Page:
Three Steps to Equipping A Gun Aversive Significant Other with a Home Defense Handgun

Three Steps to Equipping A Gun Aversive Significant Other with

Let’s get this out of the way: the idea that you, a man, should choose a firearm for a woman who’s never had one is sexist and disrespectful. Women are fully capable of making their own decisions. They don’t need you, a man, telling them what gun is best for their home defense. To even think such a thing reveals you as a Neanderthal. Contact your local community college and sign up for some sensitivity training at your earliest opportunity. Now, let’s have a look at the three questions you need to consider before you choose the right gun for your woman . . .

1. Where will you put the home defense handgun?

Most men looking to arm their Significant Other (SO) start with the question “Do you want a gun?” They spend countless hours trying to convince their SO that a home defense firearm with her name on it is a necessity. This involves a lot of discussion about horrific violence and constant entreaties to go to the range.

That strategy depends on wearing her down. Like all long-term campaigns, the “Annie get your gun” battle is fraught with danger. Simply put, you can REALLY piss her off by harping on about “her” gun. Which leads to nasty high volume “conversations” about her lack of situational awareness. Then it’s maison bow-wow for you Boyo.

Hello? Of course she wants a gun. A gun. Not the gun. You know: the gun that’s real, right there in her hand. That gun that makes all that noise and puts her in league with all those crazy gun guys. Unless, that is, someone is trying to rape her, kill her or f with her children. Oh then she wants a gun. Any gun. That gun is OK.

The best method here: an assumptive close. Simply assume you’re going to buy her a gun. Honey, I’m trying to decide the perfect home defense gun for you. I thought we discussed this. I don’t want a gun. [Ignore.] Where should we keep it? Unless she says something like “in the safe,” pay no attention to any statement after that.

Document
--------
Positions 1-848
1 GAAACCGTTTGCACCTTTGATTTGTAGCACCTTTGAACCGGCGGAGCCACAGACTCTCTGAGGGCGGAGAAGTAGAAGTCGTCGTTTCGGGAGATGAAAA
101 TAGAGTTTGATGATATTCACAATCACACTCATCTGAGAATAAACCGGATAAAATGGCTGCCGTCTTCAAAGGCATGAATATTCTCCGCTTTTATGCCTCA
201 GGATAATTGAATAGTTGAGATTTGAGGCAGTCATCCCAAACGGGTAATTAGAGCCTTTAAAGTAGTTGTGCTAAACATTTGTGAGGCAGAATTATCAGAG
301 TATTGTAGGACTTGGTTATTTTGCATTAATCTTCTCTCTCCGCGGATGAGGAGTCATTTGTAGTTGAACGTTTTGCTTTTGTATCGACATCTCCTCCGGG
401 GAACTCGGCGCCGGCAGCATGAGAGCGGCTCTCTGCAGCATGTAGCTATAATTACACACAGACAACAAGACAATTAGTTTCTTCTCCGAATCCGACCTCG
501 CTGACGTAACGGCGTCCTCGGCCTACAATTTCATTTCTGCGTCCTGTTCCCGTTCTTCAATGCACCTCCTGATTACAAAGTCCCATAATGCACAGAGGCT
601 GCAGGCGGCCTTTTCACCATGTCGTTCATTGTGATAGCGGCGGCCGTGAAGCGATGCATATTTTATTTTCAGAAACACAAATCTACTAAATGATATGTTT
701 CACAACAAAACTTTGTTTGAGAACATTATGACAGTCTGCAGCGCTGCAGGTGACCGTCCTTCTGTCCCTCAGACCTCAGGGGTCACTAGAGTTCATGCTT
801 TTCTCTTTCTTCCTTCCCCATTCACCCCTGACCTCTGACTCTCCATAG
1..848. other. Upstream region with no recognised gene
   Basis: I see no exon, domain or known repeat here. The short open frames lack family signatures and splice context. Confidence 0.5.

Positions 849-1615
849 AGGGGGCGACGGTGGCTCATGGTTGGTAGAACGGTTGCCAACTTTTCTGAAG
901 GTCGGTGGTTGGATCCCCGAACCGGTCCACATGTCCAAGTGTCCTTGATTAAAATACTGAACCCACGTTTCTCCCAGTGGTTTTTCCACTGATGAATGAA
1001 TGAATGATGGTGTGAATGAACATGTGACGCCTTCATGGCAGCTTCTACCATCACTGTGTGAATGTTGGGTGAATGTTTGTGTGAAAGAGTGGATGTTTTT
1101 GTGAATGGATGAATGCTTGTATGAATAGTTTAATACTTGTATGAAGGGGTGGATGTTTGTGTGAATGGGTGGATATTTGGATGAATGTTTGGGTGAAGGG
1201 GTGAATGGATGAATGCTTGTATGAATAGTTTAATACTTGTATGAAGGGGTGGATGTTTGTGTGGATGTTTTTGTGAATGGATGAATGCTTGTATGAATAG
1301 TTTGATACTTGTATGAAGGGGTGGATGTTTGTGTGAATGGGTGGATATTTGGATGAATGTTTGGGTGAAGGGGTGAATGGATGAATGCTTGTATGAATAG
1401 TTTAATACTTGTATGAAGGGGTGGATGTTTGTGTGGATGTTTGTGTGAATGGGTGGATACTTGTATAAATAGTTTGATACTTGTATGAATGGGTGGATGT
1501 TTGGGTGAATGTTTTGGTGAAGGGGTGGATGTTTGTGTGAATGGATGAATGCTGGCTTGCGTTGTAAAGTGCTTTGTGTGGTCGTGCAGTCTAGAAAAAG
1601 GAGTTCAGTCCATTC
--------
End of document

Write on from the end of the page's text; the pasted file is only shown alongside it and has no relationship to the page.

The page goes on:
Ah, but should you keep her handgun in a safe? I’ve said it here a dozen times (and counting): the proper place for a home defense handgun is on your person. Unless you’re sleeping. In which case a quick access bedside safe is the way to go. (Review of 9G version next week.) But if she’s awake, the gun belongs on her. Where she can get it, but kids and strangers can’t.

Keep in mind the question about her gun’s eventual 10-40 is strictly rhetorical. You’re just getting her adjusted to the idea of gun ownership. The “where” of the matter is something you have to ponder on your lonesome, based on your knowledge of her psychology and your persuasive abilities.

The chances of you getting her to home carry right from the git-go are small. While it should be your goal, you may have to start with an easy-to-shoot larger gun locked in a safe and work your way towards carry. Yes, size matters . . .

2. What size home defense handgun should she own?

In general, really small handguns of a reasonably-effective self-defense caliber suck. The recoil puts new not-to-say-extremely-reluctant shooters right off the whole idea. In the hands of an average shooter, dinky guns are only good for close-quarters combat. Even then it’s entirely possible they’ll miss their target at point blank range. And most small semi-automatic pistols are fiddly and prone to failure through limp-wristing.

On the positive side, small guns appeal to non-gun-o-centric women. They are not as intimidating as hand cannons (which are easier to shoot, counter-intuitively enough). They’re cute! Small guns even come in girl power pink! (Sexist perhaps, but true.) Most importantly, smaller lighter guns are easier to carry.